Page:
HC Deb 16 November 1925 vol 188 cc25-7
Mr. LANSBURY by Private Notice

asked the Home Secretary whether he is aware of the existence of certain Fascist and other organisations and societies organised as military armed forces similar to that known as the Ulster Volunteer Army which was established in Ireland during the years 1913–14 and supported by leading statesmen in this country; and is the right hon. Gentleman aware that these Fascist and quasi-military bodies meet regularly for drill and other military exercise; that they inarch through the streets armed, attend meetings armed, and in a general manner act provocatively toward all who hold opinions different from their own; and has his attention been called to the fact that on 17th October a van carrying parcels of that day's issue of the "Daily Herald" was held up in the City of London by armed men, members of the British Fascisti, and that on the occasion when these men were before the City Justices, the learned Counsel, acting on behalf of the Public Prosecutor, withdrew the serious charges against the defendants and proceeded only to charge them with committing a breach of the peace; and will he inform the House on whose instructions the learned Counsel or Public Prosecutor acted; and, further, will the right hon. Gentleman inform the House whether instructions have been issued to the police that they may permit, without interference, the drilling and aiming of citizens by any groups of individuals or organisations who may deem it right to organise themselves into a volunteer army?


I am aware of the existence of certain Fascist and similar organisations, and of the fact that certain members have, from time to time, engaged in activities which everyone must deplore, but I have no information that they meet regularly for drill and other military exercises, or that they march through the streets or attend meetings bearing arms. Unauthorised meetings of persons for the purpose of being trained or of practising military exercises are prohibted by law, and no instructions have been issued to the police of the nature suggested in the last part of the question. The police are aware of their duty, and the law will be enforced without discrimination against any persons who infringe it.


May we ask when the law is going to be enforced?


I gave instructions some three or four weeks ago that equal justice should be meted out to all parties, and, on a suitable case being found, prosecution will be taken at once.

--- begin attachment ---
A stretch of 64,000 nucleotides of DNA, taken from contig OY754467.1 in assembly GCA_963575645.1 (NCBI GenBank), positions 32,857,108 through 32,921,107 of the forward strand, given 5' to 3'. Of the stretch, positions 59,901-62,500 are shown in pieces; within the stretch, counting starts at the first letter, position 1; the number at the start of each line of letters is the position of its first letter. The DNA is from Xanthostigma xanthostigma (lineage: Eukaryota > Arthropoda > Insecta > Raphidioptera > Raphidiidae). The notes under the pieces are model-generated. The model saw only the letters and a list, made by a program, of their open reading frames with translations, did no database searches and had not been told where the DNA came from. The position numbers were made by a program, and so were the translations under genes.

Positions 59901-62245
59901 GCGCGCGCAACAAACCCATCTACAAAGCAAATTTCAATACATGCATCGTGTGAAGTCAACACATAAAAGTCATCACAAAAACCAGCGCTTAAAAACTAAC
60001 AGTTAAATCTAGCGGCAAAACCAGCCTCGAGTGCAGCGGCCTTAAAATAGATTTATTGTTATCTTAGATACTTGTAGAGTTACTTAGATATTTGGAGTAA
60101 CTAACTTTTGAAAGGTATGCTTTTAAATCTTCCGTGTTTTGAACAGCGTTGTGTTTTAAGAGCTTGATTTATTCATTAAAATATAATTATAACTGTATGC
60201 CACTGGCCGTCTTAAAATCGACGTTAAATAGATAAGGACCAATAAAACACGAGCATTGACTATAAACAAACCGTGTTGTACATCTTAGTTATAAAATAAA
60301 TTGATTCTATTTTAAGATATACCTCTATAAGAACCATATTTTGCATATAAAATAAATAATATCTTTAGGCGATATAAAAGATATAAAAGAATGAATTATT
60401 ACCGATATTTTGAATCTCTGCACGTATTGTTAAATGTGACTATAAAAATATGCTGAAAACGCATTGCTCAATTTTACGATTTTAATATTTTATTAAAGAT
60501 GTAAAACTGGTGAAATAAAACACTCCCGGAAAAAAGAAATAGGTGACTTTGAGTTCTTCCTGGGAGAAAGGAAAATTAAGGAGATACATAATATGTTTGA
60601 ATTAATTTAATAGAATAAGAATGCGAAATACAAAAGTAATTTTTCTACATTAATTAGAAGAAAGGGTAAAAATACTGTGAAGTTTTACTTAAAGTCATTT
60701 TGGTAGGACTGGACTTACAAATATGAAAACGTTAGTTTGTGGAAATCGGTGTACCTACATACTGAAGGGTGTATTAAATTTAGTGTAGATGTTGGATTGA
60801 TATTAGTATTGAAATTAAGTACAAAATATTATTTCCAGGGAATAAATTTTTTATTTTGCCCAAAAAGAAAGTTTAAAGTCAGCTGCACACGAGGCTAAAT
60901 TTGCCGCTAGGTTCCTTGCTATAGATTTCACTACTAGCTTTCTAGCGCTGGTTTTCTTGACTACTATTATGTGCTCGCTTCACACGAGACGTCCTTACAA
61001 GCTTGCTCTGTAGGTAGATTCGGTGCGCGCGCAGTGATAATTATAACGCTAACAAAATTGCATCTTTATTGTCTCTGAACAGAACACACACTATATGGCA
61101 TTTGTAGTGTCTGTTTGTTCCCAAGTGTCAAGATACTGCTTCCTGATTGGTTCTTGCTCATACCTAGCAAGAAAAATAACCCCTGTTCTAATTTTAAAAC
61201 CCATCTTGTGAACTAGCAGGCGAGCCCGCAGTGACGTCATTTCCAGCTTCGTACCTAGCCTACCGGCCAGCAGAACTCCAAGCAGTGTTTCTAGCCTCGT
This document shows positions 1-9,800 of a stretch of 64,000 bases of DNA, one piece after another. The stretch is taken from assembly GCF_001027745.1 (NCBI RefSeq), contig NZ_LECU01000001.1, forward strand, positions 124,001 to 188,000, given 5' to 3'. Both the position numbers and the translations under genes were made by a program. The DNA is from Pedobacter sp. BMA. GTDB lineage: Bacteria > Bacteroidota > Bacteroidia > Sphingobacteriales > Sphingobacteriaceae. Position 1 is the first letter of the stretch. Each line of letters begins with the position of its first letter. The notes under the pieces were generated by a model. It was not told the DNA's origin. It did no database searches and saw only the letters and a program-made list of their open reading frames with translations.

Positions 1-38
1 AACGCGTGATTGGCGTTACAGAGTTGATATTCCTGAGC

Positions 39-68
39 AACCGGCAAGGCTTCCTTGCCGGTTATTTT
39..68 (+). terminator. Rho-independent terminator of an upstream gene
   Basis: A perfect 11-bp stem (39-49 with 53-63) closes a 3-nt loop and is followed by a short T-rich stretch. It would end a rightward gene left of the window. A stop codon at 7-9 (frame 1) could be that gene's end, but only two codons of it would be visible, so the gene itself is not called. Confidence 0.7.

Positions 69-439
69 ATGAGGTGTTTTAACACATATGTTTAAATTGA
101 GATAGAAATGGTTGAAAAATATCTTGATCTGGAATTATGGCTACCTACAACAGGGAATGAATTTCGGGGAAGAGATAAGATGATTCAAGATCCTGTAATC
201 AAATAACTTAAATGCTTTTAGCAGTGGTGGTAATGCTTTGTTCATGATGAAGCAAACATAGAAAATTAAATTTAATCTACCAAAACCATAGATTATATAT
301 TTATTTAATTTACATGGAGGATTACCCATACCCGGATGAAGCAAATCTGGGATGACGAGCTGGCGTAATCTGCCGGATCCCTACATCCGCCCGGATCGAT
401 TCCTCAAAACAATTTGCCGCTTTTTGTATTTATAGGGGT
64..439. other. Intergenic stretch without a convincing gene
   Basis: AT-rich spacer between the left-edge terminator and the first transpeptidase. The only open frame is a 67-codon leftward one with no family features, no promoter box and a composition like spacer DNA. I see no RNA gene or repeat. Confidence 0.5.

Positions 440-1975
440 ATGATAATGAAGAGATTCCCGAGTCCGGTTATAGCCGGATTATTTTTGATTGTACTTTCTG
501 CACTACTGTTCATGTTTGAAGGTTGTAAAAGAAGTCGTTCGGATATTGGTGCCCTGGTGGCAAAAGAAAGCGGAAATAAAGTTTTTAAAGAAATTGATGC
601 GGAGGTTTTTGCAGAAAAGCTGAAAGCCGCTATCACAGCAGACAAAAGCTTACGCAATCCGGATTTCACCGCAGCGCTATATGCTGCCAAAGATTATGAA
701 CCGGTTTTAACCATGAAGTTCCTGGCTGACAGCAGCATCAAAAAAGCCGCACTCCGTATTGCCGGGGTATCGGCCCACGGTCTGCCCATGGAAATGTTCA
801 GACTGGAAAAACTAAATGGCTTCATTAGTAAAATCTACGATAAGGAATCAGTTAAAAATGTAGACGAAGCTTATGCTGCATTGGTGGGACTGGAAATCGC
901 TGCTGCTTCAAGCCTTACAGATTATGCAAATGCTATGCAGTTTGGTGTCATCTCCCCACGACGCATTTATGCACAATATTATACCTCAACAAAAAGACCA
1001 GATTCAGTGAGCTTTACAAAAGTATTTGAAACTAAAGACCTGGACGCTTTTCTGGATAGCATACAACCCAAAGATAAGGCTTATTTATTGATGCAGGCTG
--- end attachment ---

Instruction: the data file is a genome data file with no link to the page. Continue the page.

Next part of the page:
Will the right hon. Gentleman say what kind of justice was being administered before three or four weeks ago?


Justice was being administered in the ordinary way.


Why did you send out the instructions, then?


May I ask if the same steps are being taken to find out what the Fascisti are doing as to find out what the Communists are doing?


My attention was called to the action of some of the Fascisti, and my instructions were that the same proceedings should be taken against them as against anybody else who broke the peace.


Is the right hon. Gentleman aware that a young man about 18 years of age was carried out of a Conservative Club in the North of London, wounded during revolver practice? Evidently he had not been properly taught.


(by Private Notice) asked the Prime Minister whether he is aware of the wide dissatisfaction amongst the public with the action taken by the Director of Public Prosecutions in connection with the case of the four National Fascists who admitted taking possession by force of a "Daily Herald" motor van and further with damaging the van; and whether in view of the serious danger that such action may destroy public confidence in the impartial administration of Justice he can give the House any explanation regarding the action of the Director of Public Prosecutions in this case?


Notice of this question was only received by me about noon to-day, and as my right hon. Friend the Attorney-General is engaged on public duties elsewhere, I have not had an opportunity of discussing the matter with him. I should be much obliged, therefore, if my right hon. Friend would be good enough to postpone his question until to-morrow.


Obviously, one must accede to such a request, which I quite appreciate, but I would ask in advance whether, in the absence of the Attorney-General, the Prime Minister will keep in mind, that whatever may be the answer conveyed by the Attorney-General, the feeling—and in my opinion the right feeling—of indignation in the country is such— Interruption]—because nothing would be so dangerous as the people of this country losing confidence in justice —he will give an opportunity for a full discussion of this question in this House?

Captain BENN

May I ask the Home Secretary whether his attention has been called to the remarks of the Magistrate in this case when he appeared to recommend that the prisoners should join the police force?


That had better follow the main question to-morrow.


May I ask you, Sir, on a matter of ruling, supposing we desire to take any action on account of the nature of the answer to be given to my right hon. Friend's question, will you then rule that by raising it in this way to-day, our rights have not been forfeited of asking you to give us, say, the Adjournment of the House?


In view of the Prime Minister's answer deferring the question, until to-morrow, I think any rights there may be should be equally good to-morrow.

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